Cooling project funding delayed


Until a state appeals court reaches a decision on permit requirements, the Carroll County commissioners will postpone and possibly scrap a $2 million project that would have installed cooling equipment at the Hampstead Wastewater Treatment Plant.

The plant discharges treated water, or effluent, into a stream known as Piney Run. The discharge cannot exceed 68 degrees if the county is to remain in compliance with its permit issued by the Maryland Department of the Environment in January.

During the warm-weather months, the plant violated the permit requirements more than 30 times when the temperature exceeded 68 degrees. MDE imposed fines of as much as $1,500 a day.

The commissioners considered the purchase of air-cooled chillers that would cool the water a few degrees before it is discharged and keep the plant in compliance. The project would have to go to bid soon to be in operation before the warm weather returns.

"Obviously, we are not going to make that expenditure at this time," County Attorney Kimberly A. Millender said yesterday. "I can't imagine that the appeal will be decided before next summer. The judge has given us a year at least."

Carroll Circuit Judge J. Barry Hughes recently granted the county's request to stay the imposition of fines and the enforcement of the permit for one year, or until a decision by the Court of Special Appeals.

The Circuit Court ruling eliminated more than $100,000 in fines, Millender said.

In an opinion dated Nov. 20, Hughes wrote that enforcing compliance during an appeal would render the county's right of appeal meaningless.

"The court's ruling will help us come up with the additional time we need to gather the data that the state requires," said Commissioner Perry L. Jones Jr. "I think we can prove there are more fish than ever and that the chillers should be put on hold."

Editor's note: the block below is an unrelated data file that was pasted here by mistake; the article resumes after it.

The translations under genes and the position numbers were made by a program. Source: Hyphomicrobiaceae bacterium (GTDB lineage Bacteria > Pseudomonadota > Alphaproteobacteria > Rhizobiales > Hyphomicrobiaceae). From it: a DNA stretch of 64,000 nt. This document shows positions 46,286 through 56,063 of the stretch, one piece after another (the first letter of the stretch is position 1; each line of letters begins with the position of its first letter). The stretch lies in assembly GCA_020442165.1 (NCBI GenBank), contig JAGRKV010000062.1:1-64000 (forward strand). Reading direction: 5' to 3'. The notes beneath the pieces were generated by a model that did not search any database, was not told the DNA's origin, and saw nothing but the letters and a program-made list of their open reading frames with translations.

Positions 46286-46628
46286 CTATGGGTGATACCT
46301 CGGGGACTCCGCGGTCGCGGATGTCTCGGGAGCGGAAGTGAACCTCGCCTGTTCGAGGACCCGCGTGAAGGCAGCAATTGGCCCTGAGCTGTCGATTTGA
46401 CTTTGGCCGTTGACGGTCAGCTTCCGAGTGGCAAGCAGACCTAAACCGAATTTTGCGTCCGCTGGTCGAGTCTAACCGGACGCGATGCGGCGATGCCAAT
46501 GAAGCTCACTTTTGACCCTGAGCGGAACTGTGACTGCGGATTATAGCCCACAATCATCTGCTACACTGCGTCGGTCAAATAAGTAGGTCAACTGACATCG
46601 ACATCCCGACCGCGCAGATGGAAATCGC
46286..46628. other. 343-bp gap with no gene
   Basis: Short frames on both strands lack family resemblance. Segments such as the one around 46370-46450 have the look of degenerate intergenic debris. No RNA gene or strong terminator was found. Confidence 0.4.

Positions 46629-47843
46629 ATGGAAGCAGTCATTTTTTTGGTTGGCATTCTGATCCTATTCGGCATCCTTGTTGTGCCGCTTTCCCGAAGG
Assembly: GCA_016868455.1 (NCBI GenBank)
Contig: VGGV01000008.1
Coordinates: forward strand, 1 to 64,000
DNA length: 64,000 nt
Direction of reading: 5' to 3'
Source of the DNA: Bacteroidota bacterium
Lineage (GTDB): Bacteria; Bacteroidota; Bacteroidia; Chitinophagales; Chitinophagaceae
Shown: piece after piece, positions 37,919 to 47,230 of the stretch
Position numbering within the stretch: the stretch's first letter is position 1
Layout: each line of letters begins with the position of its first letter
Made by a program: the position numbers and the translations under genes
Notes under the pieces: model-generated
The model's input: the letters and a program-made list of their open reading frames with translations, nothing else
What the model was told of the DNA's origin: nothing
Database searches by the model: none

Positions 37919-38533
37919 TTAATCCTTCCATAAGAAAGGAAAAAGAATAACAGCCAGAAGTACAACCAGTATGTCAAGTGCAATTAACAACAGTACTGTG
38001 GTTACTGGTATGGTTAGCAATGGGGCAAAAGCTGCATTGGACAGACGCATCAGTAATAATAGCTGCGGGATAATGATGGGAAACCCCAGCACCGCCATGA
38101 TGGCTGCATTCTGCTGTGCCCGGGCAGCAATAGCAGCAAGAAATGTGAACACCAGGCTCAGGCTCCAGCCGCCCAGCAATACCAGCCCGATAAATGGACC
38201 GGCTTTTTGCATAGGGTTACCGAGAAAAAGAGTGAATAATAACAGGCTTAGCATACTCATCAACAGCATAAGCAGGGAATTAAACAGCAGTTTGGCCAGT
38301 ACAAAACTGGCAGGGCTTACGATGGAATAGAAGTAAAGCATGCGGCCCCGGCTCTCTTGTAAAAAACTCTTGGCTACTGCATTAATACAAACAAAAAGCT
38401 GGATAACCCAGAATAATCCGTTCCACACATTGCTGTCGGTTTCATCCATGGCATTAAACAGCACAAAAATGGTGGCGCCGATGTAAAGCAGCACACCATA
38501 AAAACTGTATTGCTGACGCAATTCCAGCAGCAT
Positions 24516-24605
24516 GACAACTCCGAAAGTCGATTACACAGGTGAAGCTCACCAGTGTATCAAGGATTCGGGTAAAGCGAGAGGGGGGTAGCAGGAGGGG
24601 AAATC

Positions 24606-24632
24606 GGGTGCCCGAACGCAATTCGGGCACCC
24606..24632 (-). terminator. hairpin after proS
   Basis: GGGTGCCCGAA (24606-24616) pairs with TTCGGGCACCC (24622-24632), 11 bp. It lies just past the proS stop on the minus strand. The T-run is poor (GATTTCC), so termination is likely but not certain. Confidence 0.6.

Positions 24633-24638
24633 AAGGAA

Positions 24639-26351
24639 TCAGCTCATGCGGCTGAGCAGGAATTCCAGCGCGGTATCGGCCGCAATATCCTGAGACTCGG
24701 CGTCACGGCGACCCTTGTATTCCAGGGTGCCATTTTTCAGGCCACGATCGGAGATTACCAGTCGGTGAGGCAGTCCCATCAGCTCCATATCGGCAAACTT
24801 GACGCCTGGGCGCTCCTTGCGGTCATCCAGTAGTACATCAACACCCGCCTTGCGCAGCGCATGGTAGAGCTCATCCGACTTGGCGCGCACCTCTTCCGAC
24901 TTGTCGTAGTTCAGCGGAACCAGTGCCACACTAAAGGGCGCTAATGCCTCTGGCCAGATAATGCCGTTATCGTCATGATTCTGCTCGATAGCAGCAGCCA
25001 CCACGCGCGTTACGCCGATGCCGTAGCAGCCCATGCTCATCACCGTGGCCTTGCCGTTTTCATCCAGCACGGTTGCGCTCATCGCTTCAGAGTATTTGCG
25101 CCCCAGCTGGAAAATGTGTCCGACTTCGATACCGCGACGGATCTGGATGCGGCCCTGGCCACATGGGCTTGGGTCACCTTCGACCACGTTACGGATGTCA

County officials hope to persuade MDE to modify its temperature limits for the treated water by submitting scientific data gathered about the health of the stream and its flourishing brown trout population.

In effect, the county will continue operating the treatment plant under its old permit, which does not stipulate temperature requirements.

The county Public Works Department will move forward with plans for the equipment should it be needed in the future.

"At this time, we will not build, but we will go ahead with plans and try to get permits from MDE," said Douglas Myers, county director of public works.

In Baltimore County, where Piney Run becomes Western Run and flows into Loch Raven Reservoir, a group of residents has filed a lawsuit to force Carroll County to abide by the stricter temperature requirement.

G. Macy Nelson, attorney for the Baltimore County residents, has said repeatedly that the residents will not back down.

"We will move aggressively to accelerate the [court] process," Nelson said yesterday. "The county assumes this will be dragged out. We will push for a ruling, and then the county will be on the hook next summer for the permit. They are proceeding recklessly at their own risk."

If the court rules against Carroll County and the chillers are not in place, the county could face daily fines for temperature violations. Eventually, the county will have to "chill the effluent or move the plant," Nelson said.

Copyright © 2019, The Baltimore Sun, a Baltimore Sun Media Group publication | Place an Ad